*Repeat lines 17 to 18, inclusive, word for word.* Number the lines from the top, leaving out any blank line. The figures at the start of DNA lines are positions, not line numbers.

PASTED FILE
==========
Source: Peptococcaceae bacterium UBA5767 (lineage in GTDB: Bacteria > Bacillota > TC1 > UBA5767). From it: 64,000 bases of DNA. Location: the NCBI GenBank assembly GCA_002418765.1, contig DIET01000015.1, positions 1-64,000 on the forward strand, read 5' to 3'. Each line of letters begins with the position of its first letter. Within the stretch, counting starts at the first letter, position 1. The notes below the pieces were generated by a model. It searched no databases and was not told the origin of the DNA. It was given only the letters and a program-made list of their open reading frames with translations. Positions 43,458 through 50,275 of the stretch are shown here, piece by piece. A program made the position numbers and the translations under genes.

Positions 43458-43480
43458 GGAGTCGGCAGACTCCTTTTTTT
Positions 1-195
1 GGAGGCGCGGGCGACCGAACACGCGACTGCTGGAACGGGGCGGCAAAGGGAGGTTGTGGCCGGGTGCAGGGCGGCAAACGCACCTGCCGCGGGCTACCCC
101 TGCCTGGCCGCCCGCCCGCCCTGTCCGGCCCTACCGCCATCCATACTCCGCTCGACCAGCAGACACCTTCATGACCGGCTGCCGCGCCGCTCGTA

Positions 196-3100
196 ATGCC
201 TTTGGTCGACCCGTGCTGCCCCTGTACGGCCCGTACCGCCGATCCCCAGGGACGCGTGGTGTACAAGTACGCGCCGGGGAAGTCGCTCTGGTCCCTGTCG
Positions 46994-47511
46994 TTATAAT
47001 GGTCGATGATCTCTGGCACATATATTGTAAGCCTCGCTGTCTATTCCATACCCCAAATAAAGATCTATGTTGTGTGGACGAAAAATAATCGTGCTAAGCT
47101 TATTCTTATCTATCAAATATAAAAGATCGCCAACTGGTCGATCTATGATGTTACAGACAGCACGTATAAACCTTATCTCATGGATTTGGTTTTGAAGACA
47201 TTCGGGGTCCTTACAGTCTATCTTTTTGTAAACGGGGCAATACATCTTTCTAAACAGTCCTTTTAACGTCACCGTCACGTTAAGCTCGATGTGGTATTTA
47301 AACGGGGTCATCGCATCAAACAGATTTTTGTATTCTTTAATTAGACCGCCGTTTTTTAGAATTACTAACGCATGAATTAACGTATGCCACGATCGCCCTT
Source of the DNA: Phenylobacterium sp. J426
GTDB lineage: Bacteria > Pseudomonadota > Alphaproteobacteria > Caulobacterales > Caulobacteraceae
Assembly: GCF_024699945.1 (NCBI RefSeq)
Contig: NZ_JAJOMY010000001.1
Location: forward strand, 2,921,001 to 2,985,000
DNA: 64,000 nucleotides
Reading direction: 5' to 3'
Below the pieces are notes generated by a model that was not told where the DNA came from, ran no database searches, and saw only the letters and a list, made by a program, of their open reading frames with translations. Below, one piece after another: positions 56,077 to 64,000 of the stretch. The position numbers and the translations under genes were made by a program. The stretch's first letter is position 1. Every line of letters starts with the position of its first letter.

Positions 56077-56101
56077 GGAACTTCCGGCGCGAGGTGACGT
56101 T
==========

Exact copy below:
GTDB lineage: Bacteria > Pseudomonadota > Alphaproteobacteria > Caulobacterales > Caulobacteraceae
Assembly: GCF_024699945.1 (NCBI RefSeq)